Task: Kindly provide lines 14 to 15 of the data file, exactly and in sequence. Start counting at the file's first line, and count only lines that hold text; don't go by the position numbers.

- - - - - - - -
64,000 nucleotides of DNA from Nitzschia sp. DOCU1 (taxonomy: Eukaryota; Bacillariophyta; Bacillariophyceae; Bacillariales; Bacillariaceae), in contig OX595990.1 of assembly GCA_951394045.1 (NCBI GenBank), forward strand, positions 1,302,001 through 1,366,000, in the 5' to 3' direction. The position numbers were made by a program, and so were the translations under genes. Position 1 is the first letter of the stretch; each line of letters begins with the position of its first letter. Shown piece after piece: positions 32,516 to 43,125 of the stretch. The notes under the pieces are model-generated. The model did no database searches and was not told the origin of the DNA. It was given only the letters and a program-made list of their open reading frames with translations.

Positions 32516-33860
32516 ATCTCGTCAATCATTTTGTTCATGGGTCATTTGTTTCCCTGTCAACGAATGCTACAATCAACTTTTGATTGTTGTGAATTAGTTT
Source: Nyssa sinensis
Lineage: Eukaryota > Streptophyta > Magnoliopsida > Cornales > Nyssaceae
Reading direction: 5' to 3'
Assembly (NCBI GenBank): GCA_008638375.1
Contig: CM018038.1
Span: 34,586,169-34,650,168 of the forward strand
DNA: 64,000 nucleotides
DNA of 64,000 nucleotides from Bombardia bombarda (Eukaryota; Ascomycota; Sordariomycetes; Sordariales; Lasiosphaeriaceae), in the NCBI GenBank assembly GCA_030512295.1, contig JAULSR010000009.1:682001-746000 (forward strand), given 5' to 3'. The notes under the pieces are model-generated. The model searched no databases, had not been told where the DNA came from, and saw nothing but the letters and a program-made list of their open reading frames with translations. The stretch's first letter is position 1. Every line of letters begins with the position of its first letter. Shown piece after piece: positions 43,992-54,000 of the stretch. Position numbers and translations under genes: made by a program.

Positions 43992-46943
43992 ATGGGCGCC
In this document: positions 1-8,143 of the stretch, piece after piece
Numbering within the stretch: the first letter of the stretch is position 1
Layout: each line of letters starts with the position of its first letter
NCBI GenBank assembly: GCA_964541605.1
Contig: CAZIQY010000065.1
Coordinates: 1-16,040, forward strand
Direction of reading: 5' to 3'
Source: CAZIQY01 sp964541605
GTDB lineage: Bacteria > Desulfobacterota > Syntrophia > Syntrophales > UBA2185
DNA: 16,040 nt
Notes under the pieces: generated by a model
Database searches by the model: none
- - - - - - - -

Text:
In this document: positions 1-8,143 of the stretch, piece after piece
Numbering within the stretch: the first letter of the stretch is position 1